114-133 1468

This article analyzes the legal assessment of the human genome modification experiment at the pre-implantation stage conducted by a group of scientists headed by He Jiankui, professor at the Southern University of Science and Technology (SUSTech) in Shenzhen, Guangdong Province, China, by means of the CRISPR/Cas9 technology. Chinese scholars have different opinions concerning He Jiankui’s experiment, but on the whole condemn it as illegal. Though CRISPR/Cas9 has been applied for quite a long time, the legislation of most developed countries is not ready to respond. The author of the article underlines the fact that despite the consolidated opinion of scholars, there is no binding international act which would restrict human genome editing. The author relies on Chinese sources in considering the main approaches to the assessment of He Jiankui’s actions in terms of criminal law (illegal medical activity, forgery of documents or fraud). Based on the analysis of Chinese criminal law doctrine, the author offers possible models of classifying separate actions related to human genome manipulation. The following cases of human genome manipulation are considered by the author as publicly dangerous and criminally liable: (a) when the embryo genome is changed by genetic engineering technologies for the purpose of its further implantation in the situation where the child’s parents are not aware of such intervention and its possible implications; (b) when genetic therapy or any other gene transfer (transgenesis) is applied to a person who is not aware of the nature of such manipulation and the possible implications of the application of the technology.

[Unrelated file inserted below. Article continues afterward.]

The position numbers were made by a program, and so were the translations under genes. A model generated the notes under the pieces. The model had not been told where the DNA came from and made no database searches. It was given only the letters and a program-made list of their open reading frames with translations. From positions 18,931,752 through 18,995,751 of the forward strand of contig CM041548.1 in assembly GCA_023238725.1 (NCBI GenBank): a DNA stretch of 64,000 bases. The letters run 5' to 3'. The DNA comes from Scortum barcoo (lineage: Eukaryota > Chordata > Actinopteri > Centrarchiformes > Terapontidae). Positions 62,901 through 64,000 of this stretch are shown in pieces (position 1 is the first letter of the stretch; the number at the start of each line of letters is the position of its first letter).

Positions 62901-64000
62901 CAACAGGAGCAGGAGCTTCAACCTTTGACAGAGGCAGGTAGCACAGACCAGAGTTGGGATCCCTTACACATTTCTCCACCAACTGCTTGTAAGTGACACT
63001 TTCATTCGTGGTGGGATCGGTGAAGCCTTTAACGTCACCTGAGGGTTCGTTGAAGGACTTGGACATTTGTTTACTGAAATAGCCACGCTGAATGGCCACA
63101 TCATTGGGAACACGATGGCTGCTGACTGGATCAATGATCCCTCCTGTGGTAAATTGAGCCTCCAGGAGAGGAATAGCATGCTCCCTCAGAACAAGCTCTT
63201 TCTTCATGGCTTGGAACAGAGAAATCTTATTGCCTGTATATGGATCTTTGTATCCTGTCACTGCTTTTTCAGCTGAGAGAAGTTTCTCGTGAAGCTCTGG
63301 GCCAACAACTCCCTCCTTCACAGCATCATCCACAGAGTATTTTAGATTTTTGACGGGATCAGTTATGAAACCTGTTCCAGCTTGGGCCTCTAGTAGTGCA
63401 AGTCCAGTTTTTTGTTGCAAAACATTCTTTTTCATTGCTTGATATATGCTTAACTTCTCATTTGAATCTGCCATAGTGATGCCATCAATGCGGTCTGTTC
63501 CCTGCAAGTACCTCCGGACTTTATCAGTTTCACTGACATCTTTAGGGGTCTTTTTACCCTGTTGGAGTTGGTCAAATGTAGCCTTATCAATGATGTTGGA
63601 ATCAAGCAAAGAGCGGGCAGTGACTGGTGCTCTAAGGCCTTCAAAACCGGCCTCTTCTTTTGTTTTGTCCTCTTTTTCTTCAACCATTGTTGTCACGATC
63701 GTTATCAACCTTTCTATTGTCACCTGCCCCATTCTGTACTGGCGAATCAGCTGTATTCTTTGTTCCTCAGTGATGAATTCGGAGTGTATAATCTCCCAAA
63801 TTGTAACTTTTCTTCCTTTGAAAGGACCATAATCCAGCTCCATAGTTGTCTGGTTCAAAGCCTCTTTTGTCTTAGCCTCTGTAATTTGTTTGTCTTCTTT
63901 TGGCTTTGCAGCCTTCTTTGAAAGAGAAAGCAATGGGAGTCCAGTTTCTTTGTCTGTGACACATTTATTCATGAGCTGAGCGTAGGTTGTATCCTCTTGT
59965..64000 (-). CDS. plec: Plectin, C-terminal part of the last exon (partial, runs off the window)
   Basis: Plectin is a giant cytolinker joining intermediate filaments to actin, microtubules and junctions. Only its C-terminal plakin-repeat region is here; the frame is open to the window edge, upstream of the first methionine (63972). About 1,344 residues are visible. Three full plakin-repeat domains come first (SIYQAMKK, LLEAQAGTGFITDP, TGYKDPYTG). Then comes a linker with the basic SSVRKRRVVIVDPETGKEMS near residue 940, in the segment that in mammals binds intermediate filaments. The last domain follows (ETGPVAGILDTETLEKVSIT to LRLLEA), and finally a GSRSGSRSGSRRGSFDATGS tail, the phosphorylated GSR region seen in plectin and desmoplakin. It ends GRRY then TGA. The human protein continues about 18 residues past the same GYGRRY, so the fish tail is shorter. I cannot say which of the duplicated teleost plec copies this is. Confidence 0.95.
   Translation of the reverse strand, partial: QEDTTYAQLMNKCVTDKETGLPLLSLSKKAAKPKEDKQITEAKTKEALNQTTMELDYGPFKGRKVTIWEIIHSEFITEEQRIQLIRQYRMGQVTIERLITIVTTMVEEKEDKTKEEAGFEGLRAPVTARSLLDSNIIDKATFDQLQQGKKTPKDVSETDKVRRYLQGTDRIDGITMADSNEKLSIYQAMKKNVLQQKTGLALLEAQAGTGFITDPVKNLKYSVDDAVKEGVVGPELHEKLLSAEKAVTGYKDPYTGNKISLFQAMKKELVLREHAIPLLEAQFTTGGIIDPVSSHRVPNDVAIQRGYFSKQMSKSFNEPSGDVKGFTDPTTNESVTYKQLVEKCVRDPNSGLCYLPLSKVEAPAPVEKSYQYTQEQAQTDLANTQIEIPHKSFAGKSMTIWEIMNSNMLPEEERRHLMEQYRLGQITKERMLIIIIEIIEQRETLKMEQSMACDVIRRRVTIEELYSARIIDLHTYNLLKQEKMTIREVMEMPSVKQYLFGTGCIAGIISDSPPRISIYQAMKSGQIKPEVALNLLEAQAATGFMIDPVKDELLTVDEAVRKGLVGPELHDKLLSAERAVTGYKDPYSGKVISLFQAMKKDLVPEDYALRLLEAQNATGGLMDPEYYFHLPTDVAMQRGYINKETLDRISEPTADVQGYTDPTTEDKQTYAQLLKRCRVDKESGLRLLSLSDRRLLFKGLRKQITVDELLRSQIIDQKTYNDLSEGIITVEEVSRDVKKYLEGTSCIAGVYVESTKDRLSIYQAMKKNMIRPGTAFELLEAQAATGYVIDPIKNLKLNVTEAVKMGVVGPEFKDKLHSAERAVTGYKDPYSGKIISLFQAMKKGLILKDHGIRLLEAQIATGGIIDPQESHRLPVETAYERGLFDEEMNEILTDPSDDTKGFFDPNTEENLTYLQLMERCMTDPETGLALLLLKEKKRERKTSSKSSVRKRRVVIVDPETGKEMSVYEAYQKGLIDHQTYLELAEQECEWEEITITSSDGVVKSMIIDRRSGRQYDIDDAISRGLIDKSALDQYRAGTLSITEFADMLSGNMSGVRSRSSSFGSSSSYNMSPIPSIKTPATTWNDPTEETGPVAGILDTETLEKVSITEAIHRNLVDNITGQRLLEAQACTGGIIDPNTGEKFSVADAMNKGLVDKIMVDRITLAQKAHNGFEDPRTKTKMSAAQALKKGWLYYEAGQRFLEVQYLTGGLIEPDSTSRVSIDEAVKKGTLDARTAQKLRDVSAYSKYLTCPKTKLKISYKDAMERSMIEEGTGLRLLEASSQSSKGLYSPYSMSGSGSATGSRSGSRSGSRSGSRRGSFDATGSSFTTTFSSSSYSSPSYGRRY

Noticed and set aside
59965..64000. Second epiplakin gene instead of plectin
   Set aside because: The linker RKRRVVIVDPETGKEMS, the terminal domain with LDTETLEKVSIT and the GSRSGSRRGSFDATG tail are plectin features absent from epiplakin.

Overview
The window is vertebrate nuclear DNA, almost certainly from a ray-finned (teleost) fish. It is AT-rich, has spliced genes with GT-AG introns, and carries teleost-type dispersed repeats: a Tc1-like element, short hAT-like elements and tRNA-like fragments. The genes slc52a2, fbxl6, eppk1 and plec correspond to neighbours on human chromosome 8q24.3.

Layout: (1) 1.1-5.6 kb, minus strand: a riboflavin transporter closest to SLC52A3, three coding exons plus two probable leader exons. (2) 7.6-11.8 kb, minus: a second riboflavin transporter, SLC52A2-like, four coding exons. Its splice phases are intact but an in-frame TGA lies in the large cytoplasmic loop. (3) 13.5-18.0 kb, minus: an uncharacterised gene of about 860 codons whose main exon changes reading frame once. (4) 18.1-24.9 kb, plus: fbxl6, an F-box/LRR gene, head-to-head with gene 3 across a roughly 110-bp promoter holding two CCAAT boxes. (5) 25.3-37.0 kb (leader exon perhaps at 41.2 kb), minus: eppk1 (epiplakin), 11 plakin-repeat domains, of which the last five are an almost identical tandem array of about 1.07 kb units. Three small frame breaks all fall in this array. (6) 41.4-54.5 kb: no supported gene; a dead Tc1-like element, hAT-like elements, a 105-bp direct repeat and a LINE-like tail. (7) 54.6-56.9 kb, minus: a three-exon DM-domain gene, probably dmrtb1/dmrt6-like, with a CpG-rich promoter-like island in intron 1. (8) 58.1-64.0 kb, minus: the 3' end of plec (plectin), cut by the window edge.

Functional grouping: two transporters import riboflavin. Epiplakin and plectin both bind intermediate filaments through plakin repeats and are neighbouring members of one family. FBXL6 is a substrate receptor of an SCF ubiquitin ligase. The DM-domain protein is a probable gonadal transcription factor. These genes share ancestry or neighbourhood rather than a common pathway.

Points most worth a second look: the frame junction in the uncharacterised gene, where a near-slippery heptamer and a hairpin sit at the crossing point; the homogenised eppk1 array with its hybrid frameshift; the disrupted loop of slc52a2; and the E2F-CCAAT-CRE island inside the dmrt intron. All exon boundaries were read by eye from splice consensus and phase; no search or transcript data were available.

134-158 871

The legal entity is one of the most common forms of business activity in the Russian Federation and the People’s Republic of China. The regulation of legal entities in Russia and China has changed in recent years, which makes the study of this issue especially relevant. This article explores and compares the concept of business activity, the system of legal entities and several types of particular legal entities in regard to companies found in Russia and China. The research concludes that the system of legal entities in the Russian Federation has an exhaustive regulation that facilitates the interpretation of the civil legislation and allows distinguishing the relevant characteristics of any type of organization. In China, there was no unified system of legal entities until 2017. While the General Provisions of the Civil Law of the People’s Republic of China adopted in 2017 is a serious and important attempt to establish a system of legal entities, the law does not contain the essential characteristics of legal entities; additionally, a number of the provisions of the legal acts in force devoted to the regulation of the activities of legal entities have not yet been brought in line with the new law.

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ISSN 2409-9058 (Print)
ISSN 2412-2343 (Online)